Daily Journal

KANKAKEE — Prom is back on for Kankakee High School juniors and seniors following the year of COVID-19 cancellations, and organizers are working to make the night special as the May 22 date approaches.

However, students report having mixed feelings ahead of the dance’s return.

This year’s prom is being held in downtown Kankakee in effort to provide students with space to spread out and to avoid potential gathering restrictions at traditional venues.

Prom has been held locally in the past, but the downtown location and format will be new.

The 2019 prom was held in Chicago for the first time. Plans to return to Chicago in 2020 — or have any sort of prom at all — were squashed due to the pandemic.

For the 2021 prom, the DJ and dance floor will be set up outside of the downtown Kankakee train depot, with food and beverages to be served inside. The fourth floor of Kankakee Public Library will also be open for students to walk over and enjoy music at a softer volume.

Last week, the Kankakee City Council approved street closures for prom night; East Merchant Street will be closed from the fountain to South Schuyler Avenue from 3 to 9 p.m. May 22.

Junior student council members are involved in organizing prom; the tradition is that the junior class gives prom to the senior class as a gift.

Tia Rogers, junior class president, said she did not feel initially that she wanted to attend prom, but she will be going because of her leadership role in the school.

While students who bought tickets early have shown excitement, some of Rogers’ other classmates don’t want to attend because of the location, she said.

She doesn’t anticipate the event will be as highly attended as a typical prom.

“COVID has like, messed up a lot of stuff,” Rogers said.

Reflecting on the past school year, Rogers admitted things have been difficult; she struggled to find motivation to do homework while learning from home, and her cheerleading team didn’t get to compete due to cases of COVID-19.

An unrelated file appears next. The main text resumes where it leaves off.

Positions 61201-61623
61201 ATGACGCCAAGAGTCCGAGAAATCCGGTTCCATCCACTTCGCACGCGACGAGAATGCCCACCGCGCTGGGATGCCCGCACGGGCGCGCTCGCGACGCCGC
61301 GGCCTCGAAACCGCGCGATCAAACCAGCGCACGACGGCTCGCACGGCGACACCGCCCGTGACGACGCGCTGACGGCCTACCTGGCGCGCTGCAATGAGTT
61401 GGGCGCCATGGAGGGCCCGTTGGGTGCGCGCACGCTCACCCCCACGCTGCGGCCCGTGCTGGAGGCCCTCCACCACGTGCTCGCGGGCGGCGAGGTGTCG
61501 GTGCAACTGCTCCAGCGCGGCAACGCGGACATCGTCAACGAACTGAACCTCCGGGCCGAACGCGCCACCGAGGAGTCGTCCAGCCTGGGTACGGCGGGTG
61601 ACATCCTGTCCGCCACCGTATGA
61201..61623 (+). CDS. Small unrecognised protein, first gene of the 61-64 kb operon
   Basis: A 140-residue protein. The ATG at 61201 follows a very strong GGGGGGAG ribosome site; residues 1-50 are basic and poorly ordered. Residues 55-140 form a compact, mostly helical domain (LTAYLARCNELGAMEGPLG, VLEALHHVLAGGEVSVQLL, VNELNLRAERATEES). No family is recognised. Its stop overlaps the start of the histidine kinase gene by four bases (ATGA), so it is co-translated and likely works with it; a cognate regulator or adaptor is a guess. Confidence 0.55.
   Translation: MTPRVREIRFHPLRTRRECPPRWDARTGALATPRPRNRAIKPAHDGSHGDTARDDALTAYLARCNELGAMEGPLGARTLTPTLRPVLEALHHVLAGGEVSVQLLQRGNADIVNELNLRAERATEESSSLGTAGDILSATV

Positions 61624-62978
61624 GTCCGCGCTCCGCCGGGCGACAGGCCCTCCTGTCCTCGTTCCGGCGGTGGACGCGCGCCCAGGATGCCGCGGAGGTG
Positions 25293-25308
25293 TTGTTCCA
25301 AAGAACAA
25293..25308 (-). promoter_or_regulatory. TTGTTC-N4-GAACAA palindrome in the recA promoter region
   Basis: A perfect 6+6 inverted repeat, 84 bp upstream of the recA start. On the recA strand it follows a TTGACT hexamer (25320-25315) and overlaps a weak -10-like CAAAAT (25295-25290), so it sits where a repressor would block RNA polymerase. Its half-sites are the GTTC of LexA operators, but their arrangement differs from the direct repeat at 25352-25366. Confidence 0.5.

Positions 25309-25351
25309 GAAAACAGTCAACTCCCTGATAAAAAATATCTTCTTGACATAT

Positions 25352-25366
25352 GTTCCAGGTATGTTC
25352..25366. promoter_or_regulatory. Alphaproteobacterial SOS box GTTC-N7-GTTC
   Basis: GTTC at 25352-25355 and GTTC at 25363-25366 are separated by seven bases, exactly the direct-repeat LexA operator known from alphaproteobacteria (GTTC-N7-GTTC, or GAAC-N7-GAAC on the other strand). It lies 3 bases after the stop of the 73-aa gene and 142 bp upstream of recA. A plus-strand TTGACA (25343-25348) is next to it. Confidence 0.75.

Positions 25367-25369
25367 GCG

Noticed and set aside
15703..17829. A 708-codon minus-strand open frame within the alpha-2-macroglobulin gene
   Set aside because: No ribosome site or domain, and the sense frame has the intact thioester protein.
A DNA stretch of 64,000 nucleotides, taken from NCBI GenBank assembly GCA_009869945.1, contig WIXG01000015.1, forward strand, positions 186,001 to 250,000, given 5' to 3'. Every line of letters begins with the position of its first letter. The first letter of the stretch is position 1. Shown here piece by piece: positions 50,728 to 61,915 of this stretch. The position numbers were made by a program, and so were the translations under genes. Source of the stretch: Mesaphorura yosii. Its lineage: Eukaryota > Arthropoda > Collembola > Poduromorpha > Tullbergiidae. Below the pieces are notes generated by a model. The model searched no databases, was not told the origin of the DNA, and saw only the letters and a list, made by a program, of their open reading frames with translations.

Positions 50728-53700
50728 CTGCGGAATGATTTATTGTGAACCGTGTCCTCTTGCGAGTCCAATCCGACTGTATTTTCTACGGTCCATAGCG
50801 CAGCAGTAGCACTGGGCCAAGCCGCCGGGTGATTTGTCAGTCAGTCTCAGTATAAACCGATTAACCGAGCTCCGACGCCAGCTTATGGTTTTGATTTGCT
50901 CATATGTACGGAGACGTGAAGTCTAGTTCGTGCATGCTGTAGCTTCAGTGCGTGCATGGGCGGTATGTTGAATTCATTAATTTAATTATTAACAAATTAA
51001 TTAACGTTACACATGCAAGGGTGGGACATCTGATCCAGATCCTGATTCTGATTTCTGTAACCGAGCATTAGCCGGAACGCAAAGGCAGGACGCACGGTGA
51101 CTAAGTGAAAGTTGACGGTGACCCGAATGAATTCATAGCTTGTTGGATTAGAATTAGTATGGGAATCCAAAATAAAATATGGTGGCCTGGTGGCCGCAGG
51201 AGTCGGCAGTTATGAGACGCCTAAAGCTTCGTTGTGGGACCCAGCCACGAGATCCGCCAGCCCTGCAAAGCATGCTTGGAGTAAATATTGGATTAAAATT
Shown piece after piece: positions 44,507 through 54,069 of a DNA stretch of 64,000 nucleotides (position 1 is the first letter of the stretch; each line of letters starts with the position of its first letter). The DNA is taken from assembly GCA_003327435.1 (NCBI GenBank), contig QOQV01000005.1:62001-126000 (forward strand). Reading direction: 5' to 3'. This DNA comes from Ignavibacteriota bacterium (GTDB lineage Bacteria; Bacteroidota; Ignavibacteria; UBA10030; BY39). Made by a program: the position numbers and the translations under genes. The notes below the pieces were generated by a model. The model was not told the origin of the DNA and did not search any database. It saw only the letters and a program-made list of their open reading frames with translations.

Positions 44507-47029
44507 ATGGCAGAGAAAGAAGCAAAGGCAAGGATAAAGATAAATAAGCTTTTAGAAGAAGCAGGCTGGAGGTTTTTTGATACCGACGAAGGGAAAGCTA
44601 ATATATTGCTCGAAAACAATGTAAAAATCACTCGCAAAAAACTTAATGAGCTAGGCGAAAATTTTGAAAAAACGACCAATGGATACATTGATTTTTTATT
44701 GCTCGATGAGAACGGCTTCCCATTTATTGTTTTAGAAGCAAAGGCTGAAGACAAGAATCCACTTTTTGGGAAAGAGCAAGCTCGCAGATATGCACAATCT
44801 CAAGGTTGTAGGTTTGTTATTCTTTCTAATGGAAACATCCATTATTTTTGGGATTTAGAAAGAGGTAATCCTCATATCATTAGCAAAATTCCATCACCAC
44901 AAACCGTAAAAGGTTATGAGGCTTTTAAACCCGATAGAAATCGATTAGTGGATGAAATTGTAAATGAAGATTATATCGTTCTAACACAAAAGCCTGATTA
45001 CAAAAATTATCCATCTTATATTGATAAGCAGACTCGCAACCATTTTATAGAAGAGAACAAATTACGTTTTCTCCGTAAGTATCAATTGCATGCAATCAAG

Despite her own hesitancy, Rogers said she would encourage her classmates on the fence about prom to go.

“We don’t know when COVID is going to end, or if it’s ever going to go away, which means this could be one of the only times that my class could possibly have a prom, considering COVID is always up and down,” she said. “So I would say just do it.”

Assistant Principal Jennifer Hartmann, who works with the junior class, said students’ reactions to prom have been varied.

“It depends who you talk to,” she said. “Some students are extremely excited and happy about the opportunity. Some students are understandably a little disappointed that it’s not a traditional [prom]. They don’t want to wear a mask necessarily, but they are excited about the opportunity to have the prom.”

Hartmann said prom planning began shortly before Christmas. The idea for a downtown Kankakee prom came from community members.

“We weren’t sure what kind of restrictions there might be at venues, but we decided that if we wanted to guarantee we could have prom, we would have to keep it local,” Hartmann said.

Once vendors and caterers were solidified, the prom was officially a go. Tickets went on sale before spring break and are still available in the front lobby of the high school between 9 a.m. and 3 p.m. Students can fill out a guest form to bring a guest from another school or a different grade level.

“The junior class council has been working really hard to make it as special and as memorable as they can,” Hartmann said.

Hartmann said the students looking forward to prom are excited for the same reasons as always — they want the experience and to get dressed up and take pictures.

“There’s been challenges, but I think for our kids, it’s going to be like once in a lifetime,” she said. “It might not be packed, but I think it’s going to be really special.”

Alyssa Hecke, English teacher and junior class sponsor, said some schools have reached out to ask about the logistics of hosting a prom this year.

“I’m excited we’re able to have a prom, due to the circumstances, at all,” she said. “I know that a lot of schools aren’t able to.”

Hecke also noted that teachers have been enthusiastic about signing up to chaperone.

“The staff is excited to provide some level of normalcy for our students again,” she said. “Same with our vendors, DJ and caterer. They are so glad to see kids being able to enjoy these types of things again.”

Hecke noted that, for the senior class that was unable to attend prom as juniors, this really is a “once-in-a-lifetime opportunity.”

“You only get one prom,” she said.


Stephanie Markham joined the Daily Journal in February 2020 as the education reporter. She focuses on school boards as well as happenings and trends in local schools. She earned her B.A. in journalism from Eastern Illinois University.